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Chapter 6

Reporting and Interpreting


Sales Revenue,
Receivables, and Cash

6-2

Accounting for Sales Revenue


The revenue principle requires that
revenues be recorded when earned:

An
An exchange
exchange has
has
taken
taken place.
place.
The
The earnings
earnings process
process
is
is nearly
nearly complete.
complete.
Collection
Collection is
is
probable.
probable.
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6-3

Reporting Net Sales


Companies
Companies record
record sales
sales discounts,
discounts,
sales
sales returns
returns and
and allowances,
allowances, and
and credit
credit
card
card discounts
discounts separately
separately to
to allow
allow
management
management to
to monitor
monitor these
these transactions.
transactions.

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6-4

Credit Card Sales to Consumers


Companies accept credit cards for
several reasons:
1. To increase sales.
2. To avoid providing credit directly

to customers.

3. To avoid losses due to bad

checks.

4. To receive payment quicker.


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6-5

Credit Card Sales to Consumers


When credit card sales are made, the
company must pay the credit card
company a fee for the service it provides.

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6-6

Credit Card Sales to Consumers


On January 2, a Timberland factory stores credit
card sales were $3,000. The credit card
company charges a 3% service fee.
Prepare the Timberland journal entry.
GENERAL JOURNAL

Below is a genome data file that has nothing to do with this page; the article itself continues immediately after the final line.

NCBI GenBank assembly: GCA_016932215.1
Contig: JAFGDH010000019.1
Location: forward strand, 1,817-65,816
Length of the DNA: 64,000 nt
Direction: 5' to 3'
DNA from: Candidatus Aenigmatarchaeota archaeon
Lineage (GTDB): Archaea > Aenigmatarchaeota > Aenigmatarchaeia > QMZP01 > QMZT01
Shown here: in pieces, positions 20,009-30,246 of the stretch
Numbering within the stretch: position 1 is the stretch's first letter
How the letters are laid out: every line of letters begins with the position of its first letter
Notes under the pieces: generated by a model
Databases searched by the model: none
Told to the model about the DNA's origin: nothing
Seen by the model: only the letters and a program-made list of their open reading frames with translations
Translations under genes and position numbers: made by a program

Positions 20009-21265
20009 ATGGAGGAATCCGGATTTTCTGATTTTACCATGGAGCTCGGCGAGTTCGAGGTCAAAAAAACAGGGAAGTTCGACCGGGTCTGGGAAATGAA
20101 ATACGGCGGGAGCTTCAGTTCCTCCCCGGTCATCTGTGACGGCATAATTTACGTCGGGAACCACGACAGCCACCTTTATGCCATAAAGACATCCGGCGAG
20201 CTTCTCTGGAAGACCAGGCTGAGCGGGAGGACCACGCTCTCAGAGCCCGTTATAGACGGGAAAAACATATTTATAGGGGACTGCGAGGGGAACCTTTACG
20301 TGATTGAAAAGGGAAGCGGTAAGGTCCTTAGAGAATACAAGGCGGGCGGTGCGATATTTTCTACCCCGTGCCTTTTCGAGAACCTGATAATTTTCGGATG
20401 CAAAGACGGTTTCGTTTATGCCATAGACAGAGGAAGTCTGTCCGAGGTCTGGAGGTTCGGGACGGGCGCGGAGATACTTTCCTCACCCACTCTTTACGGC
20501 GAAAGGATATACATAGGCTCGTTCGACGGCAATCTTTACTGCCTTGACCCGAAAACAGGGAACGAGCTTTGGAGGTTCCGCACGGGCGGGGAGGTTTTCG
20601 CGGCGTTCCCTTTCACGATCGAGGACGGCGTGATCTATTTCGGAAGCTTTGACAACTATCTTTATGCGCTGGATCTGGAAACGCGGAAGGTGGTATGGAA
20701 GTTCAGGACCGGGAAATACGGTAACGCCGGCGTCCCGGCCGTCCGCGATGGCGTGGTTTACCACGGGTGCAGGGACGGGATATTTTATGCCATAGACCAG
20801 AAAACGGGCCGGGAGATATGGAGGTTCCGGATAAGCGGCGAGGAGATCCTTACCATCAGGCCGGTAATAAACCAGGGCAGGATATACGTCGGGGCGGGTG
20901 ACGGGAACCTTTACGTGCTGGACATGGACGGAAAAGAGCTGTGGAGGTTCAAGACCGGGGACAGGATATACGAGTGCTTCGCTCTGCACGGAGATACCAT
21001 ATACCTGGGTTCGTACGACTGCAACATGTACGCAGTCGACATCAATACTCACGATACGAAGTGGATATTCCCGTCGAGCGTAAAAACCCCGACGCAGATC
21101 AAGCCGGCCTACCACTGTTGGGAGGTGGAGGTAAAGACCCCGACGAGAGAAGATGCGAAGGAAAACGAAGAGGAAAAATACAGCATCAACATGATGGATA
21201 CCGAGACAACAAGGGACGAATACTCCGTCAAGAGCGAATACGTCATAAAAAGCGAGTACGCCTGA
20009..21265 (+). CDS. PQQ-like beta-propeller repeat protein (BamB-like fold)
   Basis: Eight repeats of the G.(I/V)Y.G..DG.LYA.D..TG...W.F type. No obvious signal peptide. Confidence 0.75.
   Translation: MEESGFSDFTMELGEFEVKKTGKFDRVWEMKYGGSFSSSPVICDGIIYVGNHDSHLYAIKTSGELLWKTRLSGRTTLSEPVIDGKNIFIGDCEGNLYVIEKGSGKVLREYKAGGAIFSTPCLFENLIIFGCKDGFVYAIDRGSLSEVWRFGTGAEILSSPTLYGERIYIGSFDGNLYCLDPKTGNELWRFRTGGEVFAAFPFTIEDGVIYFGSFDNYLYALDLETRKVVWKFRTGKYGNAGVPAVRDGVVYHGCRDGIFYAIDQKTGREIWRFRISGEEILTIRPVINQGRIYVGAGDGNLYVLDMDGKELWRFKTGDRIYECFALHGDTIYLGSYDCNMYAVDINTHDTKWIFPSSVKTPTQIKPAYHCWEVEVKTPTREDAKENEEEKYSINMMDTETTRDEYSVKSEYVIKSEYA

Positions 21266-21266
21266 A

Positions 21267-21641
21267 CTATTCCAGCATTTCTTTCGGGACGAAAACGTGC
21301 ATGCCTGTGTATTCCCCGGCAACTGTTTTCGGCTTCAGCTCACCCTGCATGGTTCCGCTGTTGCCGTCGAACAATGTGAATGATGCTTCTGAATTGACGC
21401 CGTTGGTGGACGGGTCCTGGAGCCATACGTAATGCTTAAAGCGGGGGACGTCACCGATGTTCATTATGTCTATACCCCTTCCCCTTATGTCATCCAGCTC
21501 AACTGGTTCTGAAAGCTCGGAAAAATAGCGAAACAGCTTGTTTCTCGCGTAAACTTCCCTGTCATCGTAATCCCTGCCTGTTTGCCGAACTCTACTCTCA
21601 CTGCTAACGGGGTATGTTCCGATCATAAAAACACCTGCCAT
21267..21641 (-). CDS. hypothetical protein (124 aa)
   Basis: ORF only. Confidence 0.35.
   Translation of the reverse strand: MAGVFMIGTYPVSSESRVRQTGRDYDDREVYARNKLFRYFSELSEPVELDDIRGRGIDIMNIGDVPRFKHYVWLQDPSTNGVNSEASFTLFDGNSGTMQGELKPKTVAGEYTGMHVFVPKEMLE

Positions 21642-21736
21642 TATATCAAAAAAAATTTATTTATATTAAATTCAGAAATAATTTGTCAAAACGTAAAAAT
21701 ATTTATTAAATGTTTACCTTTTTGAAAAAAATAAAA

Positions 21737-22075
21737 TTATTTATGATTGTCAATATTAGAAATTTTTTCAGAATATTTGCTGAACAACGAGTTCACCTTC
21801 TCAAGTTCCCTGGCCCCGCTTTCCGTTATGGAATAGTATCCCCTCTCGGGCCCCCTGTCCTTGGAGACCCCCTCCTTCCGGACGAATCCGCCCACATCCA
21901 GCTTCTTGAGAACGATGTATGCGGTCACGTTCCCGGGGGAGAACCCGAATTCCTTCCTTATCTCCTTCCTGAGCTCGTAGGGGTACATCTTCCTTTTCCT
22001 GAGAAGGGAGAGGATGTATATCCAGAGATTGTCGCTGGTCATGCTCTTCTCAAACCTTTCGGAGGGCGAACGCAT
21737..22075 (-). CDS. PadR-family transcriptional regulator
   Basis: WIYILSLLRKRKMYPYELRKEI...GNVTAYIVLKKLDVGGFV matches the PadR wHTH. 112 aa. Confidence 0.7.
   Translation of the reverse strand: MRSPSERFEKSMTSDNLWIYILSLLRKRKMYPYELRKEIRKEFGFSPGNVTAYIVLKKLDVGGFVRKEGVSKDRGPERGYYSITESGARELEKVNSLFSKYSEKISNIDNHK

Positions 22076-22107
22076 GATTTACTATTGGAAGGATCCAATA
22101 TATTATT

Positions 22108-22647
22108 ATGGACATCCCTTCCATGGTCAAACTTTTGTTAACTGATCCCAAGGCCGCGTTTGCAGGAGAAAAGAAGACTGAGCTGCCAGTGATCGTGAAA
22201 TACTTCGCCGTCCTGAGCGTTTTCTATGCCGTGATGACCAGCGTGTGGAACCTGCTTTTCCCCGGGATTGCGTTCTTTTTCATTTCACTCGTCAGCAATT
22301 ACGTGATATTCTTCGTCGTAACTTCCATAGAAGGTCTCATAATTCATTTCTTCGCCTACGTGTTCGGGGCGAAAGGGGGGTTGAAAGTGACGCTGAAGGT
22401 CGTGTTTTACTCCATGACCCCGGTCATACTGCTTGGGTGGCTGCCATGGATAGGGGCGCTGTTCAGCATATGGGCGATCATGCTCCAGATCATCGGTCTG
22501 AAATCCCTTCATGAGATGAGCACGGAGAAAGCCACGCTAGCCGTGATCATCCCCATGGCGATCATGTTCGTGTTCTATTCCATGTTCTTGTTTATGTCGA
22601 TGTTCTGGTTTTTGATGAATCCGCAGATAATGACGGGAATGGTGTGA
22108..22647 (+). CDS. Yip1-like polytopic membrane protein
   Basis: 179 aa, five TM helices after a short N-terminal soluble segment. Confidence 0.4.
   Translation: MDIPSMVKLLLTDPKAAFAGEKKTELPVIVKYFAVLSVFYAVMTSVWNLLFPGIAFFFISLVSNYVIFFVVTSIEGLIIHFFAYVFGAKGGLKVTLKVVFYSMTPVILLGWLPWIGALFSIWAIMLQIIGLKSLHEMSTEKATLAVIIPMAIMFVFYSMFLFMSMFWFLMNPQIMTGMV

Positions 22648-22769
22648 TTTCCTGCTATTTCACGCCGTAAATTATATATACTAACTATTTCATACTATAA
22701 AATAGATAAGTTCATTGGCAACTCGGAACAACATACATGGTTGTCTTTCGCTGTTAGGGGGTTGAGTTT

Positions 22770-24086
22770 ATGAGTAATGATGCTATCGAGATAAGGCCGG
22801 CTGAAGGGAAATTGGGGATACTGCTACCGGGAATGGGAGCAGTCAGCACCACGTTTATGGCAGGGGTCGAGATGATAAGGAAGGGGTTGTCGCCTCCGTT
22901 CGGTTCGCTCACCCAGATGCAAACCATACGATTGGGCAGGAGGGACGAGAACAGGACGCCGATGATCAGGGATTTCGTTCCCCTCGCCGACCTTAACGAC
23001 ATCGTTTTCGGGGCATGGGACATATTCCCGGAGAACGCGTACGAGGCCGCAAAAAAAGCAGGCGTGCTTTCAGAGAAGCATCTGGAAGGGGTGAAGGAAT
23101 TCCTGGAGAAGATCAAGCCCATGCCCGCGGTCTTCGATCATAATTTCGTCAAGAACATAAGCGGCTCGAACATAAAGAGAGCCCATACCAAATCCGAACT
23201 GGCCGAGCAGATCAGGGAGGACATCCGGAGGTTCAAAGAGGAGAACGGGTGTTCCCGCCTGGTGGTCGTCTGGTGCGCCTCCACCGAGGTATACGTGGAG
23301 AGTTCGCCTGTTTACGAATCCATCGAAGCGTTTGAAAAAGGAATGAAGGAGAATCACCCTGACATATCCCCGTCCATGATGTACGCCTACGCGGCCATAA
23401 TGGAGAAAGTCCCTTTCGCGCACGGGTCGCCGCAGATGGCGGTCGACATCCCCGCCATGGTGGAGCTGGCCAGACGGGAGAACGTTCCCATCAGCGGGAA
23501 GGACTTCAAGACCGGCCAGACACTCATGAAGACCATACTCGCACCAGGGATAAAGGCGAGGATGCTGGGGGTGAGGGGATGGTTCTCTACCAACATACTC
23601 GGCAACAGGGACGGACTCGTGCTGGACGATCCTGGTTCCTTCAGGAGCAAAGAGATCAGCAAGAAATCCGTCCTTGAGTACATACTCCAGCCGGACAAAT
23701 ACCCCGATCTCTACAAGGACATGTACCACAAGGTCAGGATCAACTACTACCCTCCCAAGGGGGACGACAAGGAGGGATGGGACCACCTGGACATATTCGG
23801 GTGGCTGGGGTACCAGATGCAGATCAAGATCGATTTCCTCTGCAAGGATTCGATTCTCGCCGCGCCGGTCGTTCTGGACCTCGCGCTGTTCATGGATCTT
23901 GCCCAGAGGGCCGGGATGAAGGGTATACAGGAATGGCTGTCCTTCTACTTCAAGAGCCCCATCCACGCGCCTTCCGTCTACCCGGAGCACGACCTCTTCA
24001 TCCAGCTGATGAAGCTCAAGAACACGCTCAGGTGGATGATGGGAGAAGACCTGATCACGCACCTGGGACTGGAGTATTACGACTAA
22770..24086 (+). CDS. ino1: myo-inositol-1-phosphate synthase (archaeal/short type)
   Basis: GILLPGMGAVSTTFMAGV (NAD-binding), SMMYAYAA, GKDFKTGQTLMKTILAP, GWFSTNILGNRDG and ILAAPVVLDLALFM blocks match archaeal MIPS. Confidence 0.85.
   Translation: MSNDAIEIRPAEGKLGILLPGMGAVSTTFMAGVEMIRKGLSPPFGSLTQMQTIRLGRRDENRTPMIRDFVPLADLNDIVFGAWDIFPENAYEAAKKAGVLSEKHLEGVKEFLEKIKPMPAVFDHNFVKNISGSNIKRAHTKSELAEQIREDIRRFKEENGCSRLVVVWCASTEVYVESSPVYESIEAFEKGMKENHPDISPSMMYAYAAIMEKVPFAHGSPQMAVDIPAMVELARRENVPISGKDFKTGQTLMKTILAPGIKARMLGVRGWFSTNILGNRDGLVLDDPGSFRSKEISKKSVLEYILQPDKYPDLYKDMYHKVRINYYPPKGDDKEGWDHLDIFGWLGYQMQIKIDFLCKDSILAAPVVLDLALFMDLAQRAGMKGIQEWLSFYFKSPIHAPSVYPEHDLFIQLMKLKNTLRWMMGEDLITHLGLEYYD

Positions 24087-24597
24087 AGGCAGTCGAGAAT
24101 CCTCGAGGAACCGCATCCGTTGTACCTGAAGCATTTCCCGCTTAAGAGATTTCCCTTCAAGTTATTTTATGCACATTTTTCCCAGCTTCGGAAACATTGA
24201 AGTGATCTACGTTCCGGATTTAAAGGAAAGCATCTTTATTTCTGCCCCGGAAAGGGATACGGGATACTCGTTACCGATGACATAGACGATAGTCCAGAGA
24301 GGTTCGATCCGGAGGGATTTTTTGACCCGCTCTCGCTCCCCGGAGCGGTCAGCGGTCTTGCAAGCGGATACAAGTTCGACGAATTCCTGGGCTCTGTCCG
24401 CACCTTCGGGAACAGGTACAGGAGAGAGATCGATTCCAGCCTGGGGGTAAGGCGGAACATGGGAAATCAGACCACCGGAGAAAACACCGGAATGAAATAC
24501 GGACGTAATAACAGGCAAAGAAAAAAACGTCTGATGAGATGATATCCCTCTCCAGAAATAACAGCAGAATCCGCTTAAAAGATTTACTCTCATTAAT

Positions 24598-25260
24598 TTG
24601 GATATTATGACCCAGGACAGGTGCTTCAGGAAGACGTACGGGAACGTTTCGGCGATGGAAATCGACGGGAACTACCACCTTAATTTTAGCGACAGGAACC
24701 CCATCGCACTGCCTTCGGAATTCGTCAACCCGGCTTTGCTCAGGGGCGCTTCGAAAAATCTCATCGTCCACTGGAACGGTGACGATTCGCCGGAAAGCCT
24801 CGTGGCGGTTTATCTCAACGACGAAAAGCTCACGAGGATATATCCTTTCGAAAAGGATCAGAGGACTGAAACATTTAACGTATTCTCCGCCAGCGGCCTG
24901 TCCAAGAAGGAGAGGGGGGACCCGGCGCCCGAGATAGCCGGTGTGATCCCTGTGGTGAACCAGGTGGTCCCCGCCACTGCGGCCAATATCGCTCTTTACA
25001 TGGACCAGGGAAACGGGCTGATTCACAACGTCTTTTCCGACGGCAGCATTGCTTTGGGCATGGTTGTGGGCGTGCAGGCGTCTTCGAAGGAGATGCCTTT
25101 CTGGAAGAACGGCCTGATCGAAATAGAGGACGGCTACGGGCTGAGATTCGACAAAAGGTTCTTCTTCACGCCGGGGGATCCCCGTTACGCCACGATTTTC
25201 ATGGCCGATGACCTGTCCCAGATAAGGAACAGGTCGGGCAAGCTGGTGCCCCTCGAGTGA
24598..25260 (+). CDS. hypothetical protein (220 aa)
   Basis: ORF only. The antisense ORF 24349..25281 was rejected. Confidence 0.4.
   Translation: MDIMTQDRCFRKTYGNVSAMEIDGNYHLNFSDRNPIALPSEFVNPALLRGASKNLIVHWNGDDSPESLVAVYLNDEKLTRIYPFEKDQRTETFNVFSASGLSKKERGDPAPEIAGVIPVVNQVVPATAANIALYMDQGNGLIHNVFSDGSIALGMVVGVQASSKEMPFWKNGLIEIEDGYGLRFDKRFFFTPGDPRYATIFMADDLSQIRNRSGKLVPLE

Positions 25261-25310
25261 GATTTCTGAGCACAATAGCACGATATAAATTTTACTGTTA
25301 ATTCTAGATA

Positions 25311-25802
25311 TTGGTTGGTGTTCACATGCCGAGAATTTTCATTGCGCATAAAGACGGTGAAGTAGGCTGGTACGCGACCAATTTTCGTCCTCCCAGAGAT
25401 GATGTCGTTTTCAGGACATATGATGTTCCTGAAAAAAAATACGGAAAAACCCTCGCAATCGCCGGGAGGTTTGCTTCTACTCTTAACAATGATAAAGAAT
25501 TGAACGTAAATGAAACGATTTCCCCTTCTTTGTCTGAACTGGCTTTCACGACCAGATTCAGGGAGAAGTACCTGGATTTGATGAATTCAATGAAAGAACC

Date

Description

Page 34
Debit

Credit

Jan. 2

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6-7

Credit Card Sales to Consumers


On January 2, a Timberland factory stores credit
card sales were $3,000. The credit card
company charges a 3% service fee.
Prepare
the Timberland
journal
entry.
Credit Card
Discounts are
reported
as a contra revenue account.

GENERAL JOURNAL
Date

Description

Jan. 2 Accounts Receivable


Credit Card Discounts
Sales Revenue

Page 34
Debit

Credit

2,910
90
3,000

$3,000 3% = $90 Credit Card Fee


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6-8

Sales to Businesses on Account


When companies allow customers to
purchase merchandise on an open
account, the customer promises to pay the
company in the future for the purchase.

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6-9

Sales Discounts to Businesses

2/10, n/30
Read as: Two ten, net thirty
When customers purchase on open
account, they may be offered a sales
discount to encourage early payment.
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6-10

Sales Discounts to Businesses

2/10, n/30
Discount
Percentage

McGraw-Hill/Irwin

# of Days in
Discount
Period

Otherwise,
the Full
Amount Is
Due

Maximum
Days in
Credit
Period

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6-11

Sales Discounts to Businesses


On January 6, Timberland sold $1,000 of
merchandise on credit with terms of 2/10, n/30.
Prepare the Timberland journal entry.

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6-12

Sales Discounts to Businesses


On January 6, Timberland sold $1,000 of
merchandise on credit with terms of 2/10, n/30.
Prepare the Timberland journal entry.

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6-13

Sales Discounts to Businesses


On January 14, Timberland receives the
appropriate payment from the customer for
the January 6 sale.